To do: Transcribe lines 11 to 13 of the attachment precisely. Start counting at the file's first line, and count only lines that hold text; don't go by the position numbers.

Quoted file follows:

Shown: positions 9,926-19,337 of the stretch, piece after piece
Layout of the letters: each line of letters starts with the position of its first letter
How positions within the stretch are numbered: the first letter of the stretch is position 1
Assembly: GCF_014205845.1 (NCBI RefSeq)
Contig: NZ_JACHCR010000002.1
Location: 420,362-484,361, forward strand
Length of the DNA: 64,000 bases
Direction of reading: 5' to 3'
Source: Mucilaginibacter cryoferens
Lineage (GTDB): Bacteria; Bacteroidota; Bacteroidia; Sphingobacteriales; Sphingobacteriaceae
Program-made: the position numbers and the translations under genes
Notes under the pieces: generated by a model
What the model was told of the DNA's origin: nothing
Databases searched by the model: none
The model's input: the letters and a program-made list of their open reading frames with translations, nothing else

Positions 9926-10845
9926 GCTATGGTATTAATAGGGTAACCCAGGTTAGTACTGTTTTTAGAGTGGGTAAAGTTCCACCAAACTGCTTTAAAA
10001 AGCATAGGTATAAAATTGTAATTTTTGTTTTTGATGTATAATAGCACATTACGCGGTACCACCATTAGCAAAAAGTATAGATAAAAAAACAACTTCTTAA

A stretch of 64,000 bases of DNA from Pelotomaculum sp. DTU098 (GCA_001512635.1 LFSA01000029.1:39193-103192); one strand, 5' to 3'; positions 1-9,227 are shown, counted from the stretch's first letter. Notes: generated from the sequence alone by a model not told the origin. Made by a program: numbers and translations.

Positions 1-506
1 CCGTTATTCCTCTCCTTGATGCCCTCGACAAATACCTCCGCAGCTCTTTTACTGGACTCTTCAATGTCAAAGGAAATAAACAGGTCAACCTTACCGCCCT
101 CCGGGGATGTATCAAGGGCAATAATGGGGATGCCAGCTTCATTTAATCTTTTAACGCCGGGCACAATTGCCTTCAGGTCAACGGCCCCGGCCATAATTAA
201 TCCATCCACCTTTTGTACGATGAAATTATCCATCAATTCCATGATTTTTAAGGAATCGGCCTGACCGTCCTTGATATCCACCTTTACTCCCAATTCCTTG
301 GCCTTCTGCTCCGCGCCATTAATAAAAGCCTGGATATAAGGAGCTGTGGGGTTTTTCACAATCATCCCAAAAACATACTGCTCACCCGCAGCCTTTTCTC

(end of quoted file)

Program-made: the position numbers and the translations under genes
Notes under the pieces: generated by a model
What the model was told of the DNA's origin: nothing